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US-run 'torture jail' in Kabul:
Inmates called the facility the 'Dark Prison'

America operated a secret prison in Afghanistan as recently as last year and tortured inmates there, according to a human rights organisation.

Human Rights Watch, a group based in New York, said in a report on Monday that detainees were kept in total darkness and were tortured and mistreated by American and Afghan guards in civilian clothes.

The facility, called by the inmates the "Dark Prison", was run near Kabul, the capital of Afghanistan, Human Rights Watch said in its report, which was based on the testimony of several detainees at Guantanamo Bay, Cuba, who said they were held there.


According to the report: "Some detainees said they were shackled in a manner that made it impossible to lie down or sleep, with restraints that caused their hands and wrists to swell up or bruise.

"They were chained to walls, deprived of food and drinking water, and kept in total darkness with loud rap, heavy metal music, or other sounds blared for weeks at a time."

CIA officials have not commented on various allegations of torture, but Dick Cheney, the US vice-president, denied on Sunday that America engaged in torture.

"I can say that we, in fact, are consistent with the commitments of the United States that we don't engage in torture, and we don't," Cheney said in an interview to be broadcast on Monday on ABC News Nightline.

Cheney denies that the US
engages in torture

Cheney was not responding directly to the Human Rights Watch report, but to questions about anti-torture legislation before Congress.


Human Rights Watch did not speak with the inmates directly because the United States has not allowed human rights organisations to visit detainees at Guantanamo or other detention sites abroad.

Instead, the testimony regarding the alleged prison was made by the detainees to their lawyers, who passed it to the rights watchdog.

"Human Rights Watch believes that the detainees' allegations are sufficiently credible to warrant an official investigation," the report said.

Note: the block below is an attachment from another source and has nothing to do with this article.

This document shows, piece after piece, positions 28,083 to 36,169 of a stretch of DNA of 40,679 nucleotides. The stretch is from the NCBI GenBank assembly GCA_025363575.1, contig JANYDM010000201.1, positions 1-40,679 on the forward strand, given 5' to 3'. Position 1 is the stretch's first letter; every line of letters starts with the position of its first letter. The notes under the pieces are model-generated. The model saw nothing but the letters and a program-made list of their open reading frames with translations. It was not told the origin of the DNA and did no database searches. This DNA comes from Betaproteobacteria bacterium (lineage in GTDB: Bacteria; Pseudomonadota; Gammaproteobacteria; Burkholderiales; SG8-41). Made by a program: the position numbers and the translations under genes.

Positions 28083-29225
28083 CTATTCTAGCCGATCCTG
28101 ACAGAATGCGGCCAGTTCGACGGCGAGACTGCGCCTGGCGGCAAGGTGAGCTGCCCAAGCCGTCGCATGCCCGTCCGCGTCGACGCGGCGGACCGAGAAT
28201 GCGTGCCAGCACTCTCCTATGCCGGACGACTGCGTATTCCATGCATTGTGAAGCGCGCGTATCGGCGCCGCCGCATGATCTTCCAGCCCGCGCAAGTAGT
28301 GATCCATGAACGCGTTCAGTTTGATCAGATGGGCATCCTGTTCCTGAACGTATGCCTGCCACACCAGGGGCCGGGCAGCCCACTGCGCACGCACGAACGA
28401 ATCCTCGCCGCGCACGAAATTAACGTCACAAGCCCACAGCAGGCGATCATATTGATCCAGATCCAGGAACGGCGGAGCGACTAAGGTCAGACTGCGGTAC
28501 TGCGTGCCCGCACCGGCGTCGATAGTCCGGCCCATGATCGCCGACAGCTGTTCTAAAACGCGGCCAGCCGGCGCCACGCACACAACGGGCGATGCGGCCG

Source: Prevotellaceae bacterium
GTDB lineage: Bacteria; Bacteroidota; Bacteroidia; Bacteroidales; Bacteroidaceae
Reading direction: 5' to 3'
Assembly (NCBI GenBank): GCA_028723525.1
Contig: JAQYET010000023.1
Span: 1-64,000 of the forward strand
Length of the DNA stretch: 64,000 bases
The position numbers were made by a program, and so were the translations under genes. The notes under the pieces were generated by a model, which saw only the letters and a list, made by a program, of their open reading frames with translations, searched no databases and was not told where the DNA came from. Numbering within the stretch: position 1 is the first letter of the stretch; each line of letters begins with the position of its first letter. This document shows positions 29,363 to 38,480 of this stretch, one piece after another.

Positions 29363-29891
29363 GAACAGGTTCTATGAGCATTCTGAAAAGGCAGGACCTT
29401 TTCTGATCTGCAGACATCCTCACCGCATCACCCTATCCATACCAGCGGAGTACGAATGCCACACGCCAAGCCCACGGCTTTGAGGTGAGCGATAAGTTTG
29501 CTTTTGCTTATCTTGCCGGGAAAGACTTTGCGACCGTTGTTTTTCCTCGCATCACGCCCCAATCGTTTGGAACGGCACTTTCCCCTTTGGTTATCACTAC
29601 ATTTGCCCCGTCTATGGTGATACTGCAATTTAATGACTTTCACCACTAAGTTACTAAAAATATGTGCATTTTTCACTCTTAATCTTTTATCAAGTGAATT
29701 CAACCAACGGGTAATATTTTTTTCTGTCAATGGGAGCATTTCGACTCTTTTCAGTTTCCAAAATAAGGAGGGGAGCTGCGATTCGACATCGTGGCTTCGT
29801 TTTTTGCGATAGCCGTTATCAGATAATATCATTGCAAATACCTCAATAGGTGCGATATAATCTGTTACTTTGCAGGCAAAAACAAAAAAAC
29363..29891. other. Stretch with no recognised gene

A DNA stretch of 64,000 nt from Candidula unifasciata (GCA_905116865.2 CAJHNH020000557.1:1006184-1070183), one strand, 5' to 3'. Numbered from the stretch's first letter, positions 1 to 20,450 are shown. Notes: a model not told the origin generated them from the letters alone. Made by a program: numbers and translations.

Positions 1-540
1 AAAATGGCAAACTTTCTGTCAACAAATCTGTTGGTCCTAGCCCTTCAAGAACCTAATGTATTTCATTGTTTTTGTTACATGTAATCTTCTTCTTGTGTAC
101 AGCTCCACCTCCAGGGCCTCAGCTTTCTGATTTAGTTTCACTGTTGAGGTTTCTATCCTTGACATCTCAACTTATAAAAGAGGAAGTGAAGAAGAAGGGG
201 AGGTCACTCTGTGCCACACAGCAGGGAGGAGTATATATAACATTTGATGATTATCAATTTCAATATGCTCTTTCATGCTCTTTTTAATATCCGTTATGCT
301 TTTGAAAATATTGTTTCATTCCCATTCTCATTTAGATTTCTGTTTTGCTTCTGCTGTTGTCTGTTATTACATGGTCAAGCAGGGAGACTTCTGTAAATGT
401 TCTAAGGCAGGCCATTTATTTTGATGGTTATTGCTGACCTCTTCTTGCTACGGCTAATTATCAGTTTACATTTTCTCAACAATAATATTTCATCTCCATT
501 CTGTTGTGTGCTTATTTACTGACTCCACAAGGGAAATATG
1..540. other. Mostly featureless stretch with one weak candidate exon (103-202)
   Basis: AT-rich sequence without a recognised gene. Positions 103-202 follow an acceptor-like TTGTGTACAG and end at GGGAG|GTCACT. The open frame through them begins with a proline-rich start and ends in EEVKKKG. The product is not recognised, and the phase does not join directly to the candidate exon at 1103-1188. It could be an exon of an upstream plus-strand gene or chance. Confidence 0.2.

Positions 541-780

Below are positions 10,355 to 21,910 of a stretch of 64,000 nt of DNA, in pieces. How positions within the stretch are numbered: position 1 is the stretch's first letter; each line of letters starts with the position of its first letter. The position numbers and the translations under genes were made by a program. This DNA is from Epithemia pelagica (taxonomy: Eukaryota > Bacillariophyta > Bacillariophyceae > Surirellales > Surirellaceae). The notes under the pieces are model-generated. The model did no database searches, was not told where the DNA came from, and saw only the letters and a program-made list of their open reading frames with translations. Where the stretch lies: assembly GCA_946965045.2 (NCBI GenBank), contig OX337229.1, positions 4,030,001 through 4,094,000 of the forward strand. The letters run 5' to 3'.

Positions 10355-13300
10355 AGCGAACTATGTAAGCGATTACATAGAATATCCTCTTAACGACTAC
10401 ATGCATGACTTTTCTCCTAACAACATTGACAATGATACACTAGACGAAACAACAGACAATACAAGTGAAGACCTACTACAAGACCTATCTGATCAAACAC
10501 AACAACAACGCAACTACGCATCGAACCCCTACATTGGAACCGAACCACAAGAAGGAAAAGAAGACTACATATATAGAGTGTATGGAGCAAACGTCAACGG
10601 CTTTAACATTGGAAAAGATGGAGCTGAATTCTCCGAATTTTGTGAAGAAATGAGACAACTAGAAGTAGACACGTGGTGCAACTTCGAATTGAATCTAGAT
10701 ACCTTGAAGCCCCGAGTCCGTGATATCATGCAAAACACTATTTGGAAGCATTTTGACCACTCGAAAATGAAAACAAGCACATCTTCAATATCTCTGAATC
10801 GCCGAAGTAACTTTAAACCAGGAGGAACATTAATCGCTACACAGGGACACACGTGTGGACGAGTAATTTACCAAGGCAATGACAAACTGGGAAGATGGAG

John Sifton, terrorism and counterterrorism researcher at Human Rights Watch, said: "We're not talking about torture in the abstract, but the real thing. US personnel and officials may be criminally liable, and a special prosecutor is needed to investigate."


The report said Benyam Mohammad, an Ethiopian-born Guantanamo detainee who grew up in Britain, claimed that he was held at the facility in 2004.

"It was pitch black, no lights on in the rooms for most of the time," he was quoted as telling his lawyer.

"The CIA worked on people, including me, day and night"

Benyam Mohammad, an Ethiopian-born Guantanamo detainee

"They hung me up. I was allowed a few hours of sleep on the second day, then hung up again, this time for two days."

He went on to say that he was forced to listen to Eminem and Dr Dre for 20 days before the music was replaced by "horrible ghost laughter and Hallowe'en sounds".

"The CIA worked on people, including me, day and night," he was quoted as saying.

"Plenty lost their minds. I could hear people knocking their heads against the walls and the doors, screaming their heads off."

The report said the prison was closed after several detainees were transferred to a US military detention centre near Bagram, just north of Kabul, late last year.

America's handling of its detainees has come under increasing scrutiny in recent weeks.

Khaled al-Masri, a German citizen of Lebanese descent, is suing the CIA for wrongful imprisonment and torture, saying he was seized in Macedonia on 31 December 2003, and taken by CIA agents to Afghanistan, where he was allegedly abused before being released in Albania in May 2004.

Senior members of the European Parliament, meanwhile, have proposed setting up an investigative committee to determine whether US agents held terror suspects in secret European prisons.


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